Juanico: I pray.
Cadí: For who?
Juanico: For myself, as I am a sinner.
Cadí: That is all well and good. What kind of prayers do you say?
Juanico: Lord, the ones I know.
Francisquito: He replied well. He prayed the Hail Mary.
Francisquito: Are you troubled already? Now, if I might add, what will you do when you hear me say the Hail Queen of Heaven? To confound you, I know well that all the four prayers are shields against your scimitars.
Also, it should be noted that there are plenty of reasons to confirm that Cervantes, his friends and writers of Algiers, met to learn from Doctor Sosa about “Divine Scripture,” such as, the facts about King Nebuchadnezzar, the destruction of Babylon, the holy Patriarch Noah, as well as about Callimachus, Diagoras of Melos, Euhemerus of Agrigentum, Epicurus, Lucian, Ovid, Plutarch, and Protagoras” (Topography, II, 5). And they also visited the libraries and archives of Algiers, a literary treasure, where Cervantes studied the maps for his escape to La Montagne des Lions. Captain Jerónimo Ramírez, a native of Alcalá de Henares, and very good friend of the hero of Algiers, declares that “now, whenever I come here, I always find him busy with books.” And Sosa says, “In solitude such as this, and in an enclosure so separated from all talk and conversation in which my barbarian of a master indulges, what better occupation than reading the holy and good books?” (Topography, III: 1-2, 10-11, 15-16).
According to the document of October 21, 1580, Cervantes “was often engaged in composing verses in praise of Our Lord, His Blessed Mother, the Blessed Sacrament and other holy and devout things; and some mentioned this to Sosa and sent him these verses that he might to see for himself.” Moreover, Fernando, “the Prince of the Windmills” who said: “finish our festivities, cease our rejoicing, for the comedies of the captives always end in tragedy” (Los baños de Argel, III), also noted that the captives wrote and sang romances in secret. Here is an illustrative example:
Ambrose: Are there no people to hear us? Recite well, and so that all may come, let us begin sadly. We will recite that romance, Julio, which you composed, since we know it already, for we know it shortly, and it has that sad tone with which we are happy.
They sing this romance:
By the shores of the angry sea, that with its tongue and its waters, now mild, now angry, rolls into the walls of the dog Algiers. Four miserable captives, resting from work, look out to their homeland, with eyes full of longing. And to the sound of the coming and the going of the waves on the beach, with faint voices, they sing out this refrain: “How dear shall you be, O sweet Spain!
How Heaven has contrived our fate, with our bodies in chains, and our souls in dire peril. O, would the closed cataracts of Heaven open up, and instead of water, here rained down pitch, resin, sulfur and brimstone! O, would close-girt earth open up and let loose Dathan and Abiron with much wizardry and great magic!
How dear shall you be, O sweet Spain!
Nevertheless, Sosa did speak of the church of the Christians in Algiers, a fact that often lies forgotten by the biographers of Cervantes.
This church was located near “a large bath, 70-feet long and 40-feet wide, which is divided into upper and lower levels, with many little rooms, and in the middle a cistern of pure water. Below, to one side, is the church, or oratory, of the Christians, where the Blessed Lord is distributed in high and low and with many cliques and in the middle a cistern of beautiful water, and to one side below, is the church or oratory of the Christians, where the blessed Lord is, where masses are said throughout the year, and often at holy feast-days are solemnized with well-arranged Vespers that are sung, for there is never a shortage of captive priests, and they usually exceed forty in number, of every nation and quality, and even very many good lawyers, doctors and teachers, members of religious orders and clergy, and lay people, and where they also administer some sacraments, and where the word of the Lord is sometimes preached. And, by His grace, as there is never a lack of devout Christians, there is a great concourse of them, and those can, usually on Sundays and feast-days, hear Mass there. And on Easter they are usually so many that they cannot all fit, and it is necessary sometimes for the guards of the baths, Turks and Moors, not to let anyone in who does not first pay a gratuity, from which they make great profit. This large bath is the door of Babazón to that of Babaluete, and about 400 steps lead to the door of Babazón for the west” (Topography, I: 163).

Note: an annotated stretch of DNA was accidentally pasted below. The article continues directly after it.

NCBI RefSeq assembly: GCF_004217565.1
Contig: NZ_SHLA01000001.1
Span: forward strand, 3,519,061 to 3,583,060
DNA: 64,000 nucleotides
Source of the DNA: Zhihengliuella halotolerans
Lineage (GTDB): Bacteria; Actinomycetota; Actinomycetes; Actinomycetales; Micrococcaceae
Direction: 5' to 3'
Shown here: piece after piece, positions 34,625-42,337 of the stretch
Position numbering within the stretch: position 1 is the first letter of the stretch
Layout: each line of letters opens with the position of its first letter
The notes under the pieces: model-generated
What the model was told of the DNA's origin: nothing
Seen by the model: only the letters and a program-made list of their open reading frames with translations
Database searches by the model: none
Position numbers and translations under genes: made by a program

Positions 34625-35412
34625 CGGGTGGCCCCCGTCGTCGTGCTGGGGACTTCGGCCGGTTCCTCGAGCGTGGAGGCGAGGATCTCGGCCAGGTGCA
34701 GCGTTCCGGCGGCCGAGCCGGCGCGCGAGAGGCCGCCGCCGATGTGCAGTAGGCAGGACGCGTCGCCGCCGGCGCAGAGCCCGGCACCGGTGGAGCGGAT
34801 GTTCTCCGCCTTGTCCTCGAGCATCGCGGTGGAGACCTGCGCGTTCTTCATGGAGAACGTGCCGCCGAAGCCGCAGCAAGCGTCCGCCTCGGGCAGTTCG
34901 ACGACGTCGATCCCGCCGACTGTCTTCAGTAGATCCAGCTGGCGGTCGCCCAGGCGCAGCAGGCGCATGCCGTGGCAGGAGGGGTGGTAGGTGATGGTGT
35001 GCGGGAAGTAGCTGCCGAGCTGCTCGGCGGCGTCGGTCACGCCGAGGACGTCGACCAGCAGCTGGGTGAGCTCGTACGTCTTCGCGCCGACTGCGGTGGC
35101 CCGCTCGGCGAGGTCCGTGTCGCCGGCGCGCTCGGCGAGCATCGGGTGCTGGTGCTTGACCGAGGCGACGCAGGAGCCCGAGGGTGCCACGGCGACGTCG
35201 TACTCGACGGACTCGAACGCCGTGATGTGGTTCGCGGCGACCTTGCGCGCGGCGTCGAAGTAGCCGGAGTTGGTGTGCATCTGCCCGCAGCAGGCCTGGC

Finally, based on the legal documentation and his literary testimonies, I am certain that Cervantes, defender of the Catholic faith, lived as a true and virtuous Christian because “honor and virtues are ornaments of the soul without which the body cannot be beautiful” (Don Quixote, I-XIV).
Laus in Exclesis Deo.
Krzysztof Sliwa is a professor, writer for Galatea, a journal of the Sociedad Cervantina de Esquivias, Spain, and a specialist in the life and works of Miguel de Cervantes Saavedra and the Spanish Golden Age Literature, all subjects on which he has written several books. He has also published numerous articles and reviews in English, German, Spanish and Polish, and is the Corresponding Member of the Royal Academy of Cordoba and Toledo.
The image shows a portrait of Cervantes, attributed to Juan Martínez de Jáuregui y Aguilar, and painted ca. 1600.
This article was translated from the Spanish by N. Dass.